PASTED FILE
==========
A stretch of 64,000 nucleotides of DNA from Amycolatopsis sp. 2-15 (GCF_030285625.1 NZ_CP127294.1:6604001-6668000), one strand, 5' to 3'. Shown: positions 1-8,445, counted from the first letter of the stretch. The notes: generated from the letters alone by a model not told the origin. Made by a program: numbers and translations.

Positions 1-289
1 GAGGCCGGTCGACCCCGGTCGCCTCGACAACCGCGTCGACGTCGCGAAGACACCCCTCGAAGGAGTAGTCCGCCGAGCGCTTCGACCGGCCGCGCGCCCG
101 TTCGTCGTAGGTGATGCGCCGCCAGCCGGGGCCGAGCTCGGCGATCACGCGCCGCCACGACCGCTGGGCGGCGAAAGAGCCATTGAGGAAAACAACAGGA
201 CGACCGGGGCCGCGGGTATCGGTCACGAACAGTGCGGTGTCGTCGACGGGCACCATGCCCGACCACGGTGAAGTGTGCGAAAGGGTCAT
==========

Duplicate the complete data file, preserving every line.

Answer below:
A stretch of 64,000 nucleotides of DNA from Amycolatopsis sp. 2-15 (GCF_030285625.1 NZ_CP127294.1:6604001-6668000), one strand, 5' to 3'. Shown: positions 1-8,445, counted from the first letter of the stretch. The notes: generated from the letters alone by a model not told the origin. Made by a program: numbers and translations.

Positions 1-289
1 GAGGCCGGTCGACCCCGGTCGCCTCGACAACCGCGTCGACGTCGCGAAGACACCCCTCGAAGGAGTAGTCCGCCGAGCGCTTCGACCGGCCGCGCGCCCG
101 TTCGTCGTAGGTGATGCGCCGCCAGCCGGGGCCGAGCTCGGCGATCACGCGCCGCCACGACCGCTGGGCGGCGAAAGAGCCATTGAGGAAAACAACAGGA
201 CGACCGGGGCCGCGGGTATCGGTCACGAACAGTGCGGTGTCGTCGACGGGCACCATGCCCGACCACGGTGAAGTGTGCGAAAGGGTCAT